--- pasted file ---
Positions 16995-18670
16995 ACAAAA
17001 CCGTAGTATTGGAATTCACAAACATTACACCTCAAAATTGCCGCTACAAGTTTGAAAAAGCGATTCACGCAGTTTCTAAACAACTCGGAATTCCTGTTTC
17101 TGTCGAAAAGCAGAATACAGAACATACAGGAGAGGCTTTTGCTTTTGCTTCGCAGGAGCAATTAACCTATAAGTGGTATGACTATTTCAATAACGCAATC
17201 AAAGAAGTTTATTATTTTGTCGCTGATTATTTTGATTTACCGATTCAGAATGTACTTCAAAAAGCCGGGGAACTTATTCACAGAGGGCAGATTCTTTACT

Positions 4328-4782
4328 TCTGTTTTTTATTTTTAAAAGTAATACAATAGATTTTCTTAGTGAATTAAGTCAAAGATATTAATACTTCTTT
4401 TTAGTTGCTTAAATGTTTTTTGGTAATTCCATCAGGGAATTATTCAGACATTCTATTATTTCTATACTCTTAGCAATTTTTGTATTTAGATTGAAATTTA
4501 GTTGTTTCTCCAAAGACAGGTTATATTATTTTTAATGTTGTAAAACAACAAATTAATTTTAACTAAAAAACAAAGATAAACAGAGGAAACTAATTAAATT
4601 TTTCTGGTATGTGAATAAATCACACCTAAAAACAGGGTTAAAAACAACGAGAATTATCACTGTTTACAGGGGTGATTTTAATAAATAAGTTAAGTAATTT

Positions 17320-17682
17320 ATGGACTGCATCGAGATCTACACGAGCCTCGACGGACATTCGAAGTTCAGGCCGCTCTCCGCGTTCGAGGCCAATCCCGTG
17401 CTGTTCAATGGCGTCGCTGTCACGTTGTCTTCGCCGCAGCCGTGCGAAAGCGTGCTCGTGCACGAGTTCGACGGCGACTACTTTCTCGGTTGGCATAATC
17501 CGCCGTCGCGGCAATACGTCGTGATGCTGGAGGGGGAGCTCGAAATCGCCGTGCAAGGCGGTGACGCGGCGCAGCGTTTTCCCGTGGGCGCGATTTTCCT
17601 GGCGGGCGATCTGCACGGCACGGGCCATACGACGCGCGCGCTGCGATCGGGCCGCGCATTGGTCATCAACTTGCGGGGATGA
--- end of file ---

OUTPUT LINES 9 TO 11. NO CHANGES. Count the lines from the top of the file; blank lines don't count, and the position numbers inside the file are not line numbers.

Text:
4501 GTTGTTTCTCCAAAGACAGGTTATATTATTTTTAATGTTGTAAAACAACAAATTAATTTTAACTAAAAAACAAAGATAAACAGAGGAAACTAATTAAATT
4601 TTTCTGGTATGTGAATAAATCACACCTAAAAACAGGGTTAAAAACAACGAGAATTATCACTGTTTACAGGGGTGATTTTAATAAATAAGTTAAGTAATTT

Positions 17320-17682